Don’t wait until you’ve made an offer to let candidates know they will be asked to undergo a background check. Instead, explain the process clearly and upfront so there are no surprises. That way, candidates know what’s coming and have ample opportunities to ask any questions they might have.
2. Explain why you run background checks.
While some may see background checks as just a formality, it’s a good idea to help candidates understand the value employee background screening offers to your organization and workforce. Doing so offers a great opportunity to help candidates see that you’re not just performing a check to identify criminal activity and verify their credentials. You’re also taking steps to protect your workforce, visitors, and customers.
Be sure to include the many reasons you rely on background checks as part of a well-run hiring process, for example:
To build a high-quality workforce all employees can be proud of
To support the development of a drug-free workplace
To make sure new hires have the necessary credentials to perform their jobs
To comply with industry-specific screening requirements, for example, in the healthcare industry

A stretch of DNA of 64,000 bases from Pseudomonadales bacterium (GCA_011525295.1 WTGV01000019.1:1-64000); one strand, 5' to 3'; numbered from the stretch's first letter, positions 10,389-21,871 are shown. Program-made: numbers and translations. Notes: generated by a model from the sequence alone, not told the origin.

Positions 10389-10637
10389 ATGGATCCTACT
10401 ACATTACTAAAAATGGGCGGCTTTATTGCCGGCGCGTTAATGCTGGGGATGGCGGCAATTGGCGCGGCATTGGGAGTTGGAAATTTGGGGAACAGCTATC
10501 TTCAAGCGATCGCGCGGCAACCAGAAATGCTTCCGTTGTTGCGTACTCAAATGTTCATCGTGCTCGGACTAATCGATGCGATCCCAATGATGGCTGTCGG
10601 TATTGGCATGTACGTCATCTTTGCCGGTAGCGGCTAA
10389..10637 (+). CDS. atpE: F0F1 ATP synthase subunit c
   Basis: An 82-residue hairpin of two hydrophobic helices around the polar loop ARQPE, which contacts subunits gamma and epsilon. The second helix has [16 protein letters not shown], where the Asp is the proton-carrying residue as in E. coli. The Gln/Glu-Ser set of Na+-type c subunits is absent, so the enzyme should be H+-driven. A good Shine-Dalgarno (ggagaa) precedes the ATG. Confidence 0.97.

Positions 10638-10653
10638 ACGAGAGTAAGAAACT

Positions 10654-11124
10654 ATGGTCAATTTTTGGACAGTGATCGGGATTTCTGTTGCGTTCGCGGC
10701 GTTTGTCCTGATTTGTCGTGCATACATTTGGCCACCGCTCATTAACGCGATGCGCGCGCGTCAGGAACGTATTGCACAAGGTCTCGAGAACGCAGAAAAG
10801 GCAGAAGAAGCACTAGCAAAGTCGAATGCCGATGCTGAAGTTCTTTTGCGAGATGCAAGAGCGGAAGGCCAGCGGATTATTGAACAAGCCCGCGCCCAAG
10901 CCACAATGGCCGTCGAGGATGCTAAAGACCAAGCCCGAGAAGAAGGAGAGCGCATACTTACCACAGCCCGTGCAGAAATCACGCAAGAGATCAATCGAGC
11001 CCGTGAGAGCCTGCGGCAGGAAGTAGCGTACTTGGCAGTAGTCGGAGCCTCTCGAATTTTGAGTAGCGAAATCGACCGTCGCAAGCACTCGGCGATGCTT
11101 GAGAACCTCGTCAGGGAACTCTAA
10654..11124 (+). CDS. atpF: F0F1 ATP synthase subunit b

3. Help candidates understand their legal rights during the screening process.
It’s important for candidates to recognize that a thorough background check doesn’t include using any means to pry into every aspect of their past. To dispel such a myth, take steps to let candidates know your organization works with a screening provider that follows applicable federal and state laws regarding background checks.
For example, by working with a provider that helps you follow a thorough disclosure and authorization process in compliance with the Fair Credit Reporting Act (FCRA), you can be assured candidates know their legal rights and how their background information will be obtained and used.
4. Share what will be checked (and what won’t).
Given that some candidates may think employee background screening intrudes into their past more than it does, it’s worthwhile to clarify any misconceptions they might have about what is included in a background check and what isn’t. For example, if your organization checks criminal, educational, and employment history, but not social media activity or any activity beyond the last seven years, let candidates know.
Another area to provide clarity is drug screening. Given the large number of states that have recently added new marijuana legislation, candidates may need more clarity about which drugs you include in your drug screening program and which you don’t, whether that’s marijuana or another drug.
5. Help candidates understand the steps of their background check.